These are final intraop x-rays showing excellent positioning and reduction of this devastating injury,


The following images are a case of a diabetic patient with a grossly displaced ankle fracture who initially thought she had suffered an ankle sprain. She became alarmed with the ankle joint started to displace with she was walking. She had not experienced a lot of pain because of the condition that diabetics can suffer from called neuropathy. The first set of images is pre-operative x-rays, which demonstrated the displacement.

A staged provisional reduction was performed using an external fixator to control swelling and allow for a proper medical workup. X-rays are taken during surgery show re-alignment of the previously displaced fragments.

In the final stage of the repair (open repair with internal fixation), fluoroscopic images two weeks later indicated removal of external fixation and good reduction of the bone fragments with internal fixation using locked, minimally invasive, percutaneously placed plating and screws of the tibia and fibula. Anatomical alignment has been restored.

3. Stress Fractures

Problem:

  • Microfractures that occur in any bone in the lower extremity or spine.

Causes:

  • Overuse of the extremity may occur in an unconditioned athlete.
  • Repetitive stress to a conditioned athlete without periods of rest.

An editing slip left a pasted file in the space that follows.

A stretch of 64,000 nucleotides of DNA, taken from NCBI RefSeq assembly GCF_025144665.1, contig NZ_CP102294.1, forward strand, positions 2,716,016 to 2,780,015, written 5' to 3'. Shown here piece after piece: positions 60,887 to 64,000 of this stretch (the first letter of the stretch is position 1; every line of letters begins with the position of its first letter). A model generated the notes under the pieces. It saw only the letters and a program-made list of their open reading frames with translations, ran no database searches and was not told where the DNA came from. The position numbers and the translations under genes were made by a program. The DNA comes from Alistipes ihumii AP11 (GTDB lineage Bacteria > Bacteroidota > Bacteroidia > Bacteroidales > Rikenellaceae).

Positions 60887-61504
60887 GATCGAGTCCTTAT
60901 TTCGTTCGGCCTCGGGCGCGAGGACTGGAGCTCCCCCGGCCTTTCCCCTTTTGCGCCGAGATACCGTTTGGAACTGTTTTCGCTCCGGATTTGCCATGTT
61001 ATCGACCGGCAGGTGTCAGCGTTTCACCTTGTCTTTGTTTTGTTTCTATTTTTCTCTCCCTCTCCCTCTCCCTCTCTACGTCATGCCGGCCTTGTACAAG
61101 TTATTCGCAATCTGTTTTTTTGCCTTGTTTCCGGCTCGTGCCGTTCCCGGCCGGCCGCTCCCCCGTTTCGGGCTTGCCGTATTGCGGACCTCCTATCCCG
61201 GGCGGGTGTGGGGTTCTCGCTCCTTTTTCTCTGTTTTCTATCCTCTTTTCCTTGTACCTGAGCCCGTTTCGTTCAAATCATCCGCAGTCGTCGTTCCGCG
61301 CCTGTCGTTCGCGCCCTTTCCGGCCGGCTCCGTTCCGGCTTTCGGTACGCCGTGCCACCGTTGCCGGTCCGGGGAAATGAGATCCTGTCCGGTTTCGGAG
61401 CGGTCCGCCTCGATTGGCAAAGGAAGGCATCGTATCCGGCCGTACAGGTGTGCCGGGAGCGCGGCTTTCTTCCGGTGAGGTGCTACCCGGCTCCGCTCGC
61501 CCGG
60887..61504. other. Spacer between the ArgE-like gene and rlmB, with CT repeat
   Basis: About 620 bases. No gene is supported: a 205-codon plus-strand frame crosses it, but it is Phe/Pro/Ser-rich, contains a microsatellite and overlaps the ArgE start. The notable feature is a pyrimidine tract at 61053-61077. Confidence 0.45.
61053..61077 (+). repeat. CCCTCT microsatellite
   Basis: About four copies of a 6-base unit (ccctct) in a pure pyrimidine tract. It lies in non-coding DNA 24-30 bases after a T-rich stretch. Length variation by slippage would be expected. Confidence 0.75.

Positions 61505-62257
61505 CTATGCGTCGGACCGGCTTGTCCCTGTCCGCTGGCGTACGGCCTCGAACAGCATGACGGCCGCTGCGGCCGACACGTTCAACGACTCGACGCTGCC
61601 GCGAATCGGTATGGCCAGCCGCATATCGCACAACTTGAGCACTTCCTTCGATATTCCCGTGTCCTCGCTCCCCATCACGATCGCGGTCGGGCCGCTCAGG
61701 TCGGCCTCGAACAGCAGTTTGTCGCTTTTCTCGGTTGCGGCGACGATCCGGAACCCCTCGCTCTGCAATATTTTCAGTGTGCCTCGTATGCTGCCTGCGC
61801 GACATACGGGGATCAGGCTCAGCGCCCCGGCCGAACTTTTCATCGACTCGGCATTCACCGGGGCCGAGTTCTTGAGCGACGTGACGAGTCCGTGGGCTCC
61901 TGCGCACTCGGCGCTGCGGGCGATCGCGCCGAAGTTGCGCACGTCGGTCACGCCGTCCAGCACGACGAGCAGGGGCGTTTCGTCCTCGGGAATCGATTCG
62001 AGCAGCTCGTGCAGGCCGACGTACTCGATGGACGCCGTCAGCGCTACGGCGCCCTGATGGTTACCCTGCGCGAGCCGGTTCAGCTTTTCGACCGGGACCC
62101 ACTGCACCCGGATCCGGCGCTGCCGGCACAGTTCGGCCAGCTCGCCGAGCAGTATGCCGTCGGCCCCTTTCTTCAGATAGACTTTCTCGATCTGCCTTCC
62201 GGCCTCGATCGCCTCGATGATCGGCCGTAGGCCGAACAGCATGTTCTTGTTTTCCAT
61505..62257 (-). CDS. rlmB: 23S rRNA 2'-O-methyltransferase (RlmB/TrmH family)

• Malalignment of the lower extremity (excessively high arched foot or flat feet).
  • Underlying bone demineralization (osteopenia, osteoporosis).
  • Young females with menstrual irregularities.

Symptoms:

  • Pinpoint tenderness to any bone in the extremity associated with localized swelling.
  • Pain that gets progressively worse during an activity.
  • As the problem progresses, pain can become severe causing an inability to weight bear or participate in any activity.

X-rays:

  • Usually negative for the first 2-3 weeks, then as healing progresses x-rays may show bone callus formation.

MRIs:

  • MRIs will usually show the earlier signs of stress fractures as the bone marrow starts to swell.

Treatment:

  • Rest from the activity and cross training to continue overall fitness.
  • Custom molded orthotic (shoe insert) to improve cushioning and realignment of the foot and lower extremity.
  • Occasionally immobilization in a removable boot to allow the bone to completely rest and heal completely.
  • Calcium and vitamin D supplementation.
  • Bone stimulator if the fracture is not healing.
  • Surgery in rare cases if the bone fails to heal.

In the pictures of MRI images below, the bone of the tibia shows high signal intensity (white within the black) that shows increase blood flow and swelling within the bone that indicates a stress reaction/fracture.

The x-ray image below demonstrates a fracture through the tibia that is in the process of healing. Most stress fractures do not show on x-ray until after they have started healing. It could take several weeks to see a stress fracture on plain x-rays.

This is a picture of a medial malleolar stress fracture prior to percutaneous screw fixation

Pics status post percutaneous repair with 2 screws

  

This is the same fracture seen on X-ray... the dreaded black line

The same fracture is seen 8 weeks later with bridging across the fracture and fracture callus

A stress fracture in former NFL football player